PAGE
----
Do a Google search of the term ‘empowered patient’ and you will be inundated with thousands and thousands of links defining the empowered patient, instructing how to be an empowered patient or advising how to deal with an empowered patient (run for the hills and refer them on to another HCP). Health conferences have sessions dedicated to patient empowerment, there are countless social media sites and blogs on the topic, and there are many journal articles – written from the perspective of both the patient and HCPs about what patient empowerment means in healthcare. It could be considered a buzz term, even though it’s been around for some time.

Health organisations for conditions from diabetes to Sjögren’s syndrome(look it up!) dedicate pages of their websites, events and resources to guiding people to become empowered and ‘own’ their condition. It’s not a new thing, and while embraced my many, is still treated with some scepticism and nervousness by some and dismissed by others.

I am what I (and most) would call an ‘empowered patient’. Whilst, I acknowledge that the term is widely understood, I’m not sure that it really is a term with which I’m comfortable. Perhaps because the empowered patient can be considered difficult and annoying – a know-it-all who is there to try to take over the expertise of their HCP. That’s absolutely not what I am trying to do with my healthcare. When it comes to diabetes, I am the first to say I know nothing about diabetes – that’s why I see an incredible endo. But MY diabetes? I am the Universe’s leading expert in that!

For me, being an empowered patient simply means that I am in the driving seat as well as being navigator of my health issues– primarily diabetes, but also other things as well. (Last year, I demanded that I have a D&C following a miscarriage despite the OB wanting to just ‘wait and see’. Waiting and seeing for me would involve horrible pain; excessive bleeding and dealing with the miscarriage whilst on a long haul flight back home from NYC. Previous experience told me that. So I made sure that my wishes were not only known, but also carried out.)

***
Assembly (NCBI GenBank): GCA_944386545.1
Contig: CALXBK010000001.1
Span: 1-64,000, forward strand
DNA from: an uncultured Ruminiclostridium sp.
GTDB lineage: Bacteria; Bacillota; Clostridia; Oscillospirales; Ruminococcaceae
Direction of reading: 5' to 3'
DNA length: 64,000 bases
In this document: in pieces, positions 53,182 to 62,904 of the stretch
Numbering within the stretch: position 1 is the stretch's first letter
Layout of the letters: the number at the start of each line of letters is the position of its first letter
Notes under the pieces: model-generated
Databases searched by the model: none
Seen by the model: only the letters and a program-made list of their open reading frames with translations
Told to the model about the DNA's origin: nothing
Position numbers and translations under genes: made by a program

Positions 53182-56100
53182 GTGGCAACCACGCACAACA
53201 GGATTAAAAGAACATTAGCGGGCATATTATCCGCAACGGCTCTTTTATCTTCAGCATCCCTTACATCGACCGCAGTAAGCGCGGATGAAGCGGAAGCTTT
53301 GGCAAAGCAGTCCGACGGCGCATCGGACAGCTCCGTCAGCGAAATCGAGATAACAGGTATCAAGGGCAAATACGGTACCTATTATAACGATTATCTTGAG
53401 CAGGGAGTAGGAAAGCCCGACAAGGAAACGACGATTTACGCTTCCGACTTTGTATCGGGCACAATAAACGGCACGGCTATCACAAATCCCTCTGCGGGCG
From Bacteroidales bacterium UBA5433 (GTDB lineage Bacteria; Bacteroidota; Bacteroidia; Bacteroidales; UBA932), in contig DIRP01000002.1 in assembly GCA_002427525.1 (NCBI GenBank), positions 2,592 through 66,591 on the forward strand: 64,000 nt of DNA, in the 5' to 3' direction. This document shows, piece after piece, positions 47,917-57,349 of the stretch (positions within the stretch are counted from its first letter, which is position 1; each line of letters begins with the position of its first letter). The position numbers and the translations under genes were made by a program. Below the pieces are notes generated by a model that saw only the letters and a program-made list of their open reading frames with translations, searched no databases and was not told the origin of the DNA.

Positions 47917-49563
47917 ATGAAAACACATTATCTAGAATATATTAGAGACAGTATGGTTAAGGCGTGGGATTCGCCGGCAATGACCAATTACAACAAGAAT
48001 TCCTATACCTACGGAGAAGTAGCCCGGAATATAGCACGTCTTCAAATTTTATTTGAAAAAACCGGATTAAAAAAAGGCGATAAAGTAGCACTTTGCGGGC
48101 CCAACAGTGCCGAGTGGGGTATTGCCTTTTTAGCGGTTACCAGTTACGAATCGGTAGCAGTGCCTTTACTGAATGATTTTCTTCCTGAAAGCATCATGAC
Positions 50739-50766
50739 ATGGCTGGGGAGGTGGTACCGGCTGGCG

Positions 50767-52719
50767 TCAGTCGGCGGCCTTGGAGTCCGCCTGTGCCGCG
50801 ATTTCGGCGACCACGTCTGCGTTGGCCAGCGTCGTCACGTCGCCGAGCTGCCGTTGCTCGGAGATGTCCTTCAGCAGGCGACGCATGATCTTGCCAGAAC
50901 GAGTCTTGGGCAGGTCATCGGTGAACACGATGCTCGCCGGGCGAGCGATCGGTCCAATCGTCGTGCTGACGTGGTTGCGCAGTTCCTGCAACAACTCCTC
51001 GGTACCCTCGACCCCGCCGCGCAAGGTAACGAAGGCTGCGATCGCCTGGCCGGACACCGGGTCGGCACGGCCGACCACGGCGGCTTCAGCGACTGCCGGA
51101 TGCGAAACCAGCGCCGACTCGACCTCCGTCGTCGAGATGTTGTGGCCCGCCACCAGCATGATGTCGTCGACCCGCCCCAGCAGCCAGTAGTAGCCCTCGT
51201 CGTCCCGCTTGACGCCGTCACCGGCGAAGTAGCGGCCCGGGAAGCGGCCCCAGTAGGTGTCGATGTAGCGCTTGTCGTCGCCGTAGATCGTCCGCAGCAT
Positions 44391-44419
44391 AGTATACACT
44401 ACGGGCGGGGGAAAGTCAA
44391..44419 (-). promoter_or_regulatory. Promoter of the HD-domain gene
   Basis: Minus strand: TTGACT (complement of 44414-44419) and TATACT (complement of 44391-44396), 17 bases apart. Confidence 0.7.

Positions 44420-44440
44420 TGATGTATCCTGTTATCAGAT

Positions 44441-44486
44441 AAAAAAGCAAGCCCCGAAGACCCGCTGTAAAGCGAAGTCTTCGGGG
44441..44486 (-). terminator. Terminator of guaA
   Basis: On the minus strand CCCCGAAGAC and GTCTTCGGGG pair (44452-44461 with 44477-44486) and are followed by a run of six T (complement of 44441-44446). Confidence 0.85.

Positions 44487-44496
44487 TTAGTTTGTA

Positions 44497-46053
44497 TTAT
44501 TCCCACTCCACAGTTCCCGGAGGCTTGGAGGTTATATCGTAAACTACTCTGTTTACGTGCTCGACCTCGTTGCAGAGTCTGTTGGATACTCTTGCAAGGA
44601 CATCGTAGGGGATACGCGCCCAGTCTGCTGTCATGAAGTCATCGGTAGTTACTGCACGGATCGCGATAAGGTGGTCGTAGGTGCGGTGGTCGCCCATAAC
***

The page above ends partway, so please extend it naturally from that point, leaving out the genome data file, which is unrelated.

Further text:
In sixteen years managing diabetes there have been very few instances where I have blindly followed medical advice without asking questions, weighing up all possibilities and talking with others about their experiences.

But I wonder how much being empowered about my health condition and active in decision making is simply because that’s the sort of person I am. When planning for anything, I am organised and informed. I seek out the right people to speak with, I consider options, I ask a lot of questions. I make decisions based on what I have learnt and what I think will be best for me. Whether it is planning a holiday, choosing a contractor or looking after my health, I empower, educate myself. It’s my personality; it’s how I roll.

So does it mean that people who are not naturally like this miss out on the choices and options afforded to people who seek them? Does it mean that if someone is unable to empower themselves (perhaps because of language or cultural barriers, their personality or a lack of understanding of, or an inability to navigate the system) they wind up with substandard care?

Being an empowered patient isn’t at the expense of the expertise and knowledge of the HCP experts we’re working with. It helps form a partnership. I honestly do believe that it is because of our empowerment – our demands and expectations – that we receive better care, better options and, possible, achieve better outcomes. We make our HCPs accountable and answerable, but more than that, we make ourselves accountable and answerable. Sharing in the decision making means we also have to take responsibility when a medical treatment doesn’t necessarily work out the way we hoped. But I’m willing to take on that responsibility.